Microservices: use microservices to break up a monolithic entity into smaller distinct pieces. Ideally, some of these parts can then be acquired as an on-demand as-a-service in the cloud.
Automation: Simply put, if you don’t have automation then you are rapidly going to get yourself in a mess. Enterprises typically come to the cloud to deploy more quickly and frequently. If you haven’t fully automated your deployment processes, then suddenly your ops staff are spending all that time they save by no longer managing those on-premises servers to instead manually deploy your new, expedited production cycle. More frequent deployments also mean more opportunities to screw up every week; putting things into production faster and scaling them faster also means generating bugs faster. Automated deployment takes the grunt work out of constant implementation, while automated testing finds problems before they become crises.
Orchestration: Once microservices architecture is in place and containerised, it is time to orchestrate the pieces. This is where Kubernetes comes in, and it is one of the very last things to be done in a Cloud Native migration: see When is the WRONG time to use Kubernetes?
The Executive Summary
In short: to get the best from the cloud, use Cloud Native architecture. Microservices, containers, orchestration, automation. Since the first three may introduce new problems, automation should be among the very first things put in place — you want the sanitation system laid down before you build your city in the clouds.
Microservices and Cloud Services are key to truly harnessing the power of cloud operations. On the surface, the win might look like getting rid of physical machines — but the true win is accessing all the extraordinarily sophisticated services. Specialized software as a service, turn key and ready to hook into your application. With cloud and microservices in place, you’ll be ready to iterate and deploy quickly and more often, which is where automation and orchestration come in. It can be complex, yes, but orchestrators exist to optimize all this — and these days you can simply hire those as a service as well!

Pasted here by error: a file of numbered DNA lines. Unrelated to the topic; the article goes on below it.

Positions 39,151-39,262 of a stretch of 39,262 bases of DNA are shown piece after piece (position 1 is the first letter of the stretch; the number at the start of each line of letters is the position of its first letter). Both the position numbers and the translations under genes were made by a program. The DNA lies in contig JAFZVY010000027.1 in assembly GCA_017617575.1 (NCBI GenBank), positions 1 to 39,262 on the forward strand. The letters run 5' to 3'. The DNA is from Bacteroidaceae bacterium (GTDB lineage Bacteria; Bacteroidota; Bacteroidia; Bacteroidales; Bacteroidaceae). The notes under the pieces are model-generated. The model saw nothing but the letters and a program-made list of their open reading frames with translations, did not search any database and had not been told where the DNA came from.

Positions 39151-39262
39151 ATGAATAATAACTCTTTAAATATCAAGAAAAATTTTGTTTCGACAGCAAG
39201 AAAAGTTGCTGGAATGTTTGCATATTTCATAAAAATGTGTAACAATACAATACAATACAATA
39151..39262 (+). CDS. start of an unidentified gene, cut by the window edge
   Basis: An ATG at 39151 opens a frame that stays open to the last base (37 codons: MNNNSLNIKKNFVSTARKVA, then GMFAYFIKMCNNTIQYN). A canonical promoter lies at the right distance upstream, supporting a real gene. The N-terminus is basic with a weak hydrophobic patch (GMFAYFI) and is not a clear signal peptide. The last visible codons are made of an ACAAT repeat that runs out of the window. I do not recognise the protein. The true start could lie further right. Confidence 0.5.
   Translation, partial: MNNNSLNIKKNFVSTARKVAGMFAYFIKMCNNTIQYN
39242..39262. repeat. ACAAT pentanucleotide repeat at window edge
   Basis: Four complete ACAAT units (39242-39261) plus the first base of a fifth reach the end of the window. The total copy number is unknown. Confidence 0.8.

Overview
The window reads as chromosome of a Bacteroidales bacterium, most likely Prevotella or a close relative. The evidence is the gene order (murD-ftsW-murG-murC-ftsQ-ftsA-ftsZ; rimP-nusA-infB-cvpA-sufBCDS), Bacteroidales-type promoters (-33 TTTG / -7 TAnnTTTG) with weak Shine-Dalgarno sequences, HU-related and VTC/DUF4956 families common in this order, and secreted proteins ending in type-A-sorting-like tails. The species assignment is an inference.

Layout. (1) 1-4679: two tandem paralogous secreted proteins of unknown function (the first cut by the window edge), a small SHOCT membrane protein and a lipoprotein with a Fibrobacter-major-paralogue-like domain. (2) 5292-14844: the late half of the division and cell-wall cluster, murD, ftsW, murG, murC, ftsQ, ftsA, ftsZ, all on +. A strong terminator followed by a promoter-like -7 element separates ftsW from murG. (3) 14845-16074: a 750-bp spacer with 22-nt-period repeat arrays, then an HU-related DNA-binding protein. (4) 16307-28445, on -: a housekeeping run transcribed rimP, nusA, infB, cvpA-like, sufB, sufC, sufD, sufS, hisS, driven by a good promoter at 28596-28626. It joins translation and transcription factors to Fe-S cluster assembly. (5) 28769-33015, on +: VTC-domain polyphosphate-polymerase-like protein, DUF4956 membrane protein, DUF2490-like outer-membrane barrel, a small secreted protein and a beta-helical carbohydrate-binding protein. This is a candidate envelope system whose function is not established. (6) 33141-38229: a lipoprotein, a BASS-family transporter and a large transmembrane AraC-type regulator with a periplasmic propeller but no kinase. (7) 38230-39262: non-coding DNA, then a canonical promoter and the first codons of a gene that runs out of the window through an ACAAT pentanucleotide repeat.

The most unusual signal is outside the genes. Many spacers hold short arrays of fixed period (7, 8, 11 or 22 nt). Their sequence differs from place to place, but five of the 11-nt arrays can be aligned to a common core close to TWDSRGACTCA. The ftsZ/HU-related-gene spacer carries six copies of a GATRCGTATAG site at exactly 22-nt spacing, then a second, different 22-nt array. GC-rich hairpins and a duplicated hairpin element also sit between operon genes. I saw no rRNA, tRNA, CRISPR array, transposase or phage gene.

We saw this beautifully illustrated by ASOS, the online fashion retailer. ASOS’ big win in the cloud was the ability to choose a different database for every piece of data they had — without the need to manage the complexities of different databases. With microservices, Asos could make their apps smaller and specifically tied to a particular database optimized for that exact use case. A relational database for some, key/value store for something very fast, but in every case it is state-as-a-service. Even better, they could buy off the shelf from the provider, and they don’t need specialists to run it all. Not one giant monolith that talks to one giant relational database, but many smaller microservices each talking to their appropriate DB counterparts. By contrast, in the old days if you wanted to run a Cassandra database you also needed a really expensive DB expert. Now you can get them on command from your provider!
Cloud Native is a powerful, promising (and, alas, much-hyped) technology. Enterprises are understandably eager to get there as fast as they can. But reaping the full benefit of the cloud means first taking care to build a solid foundation based on the principles of Cloud Native architecture.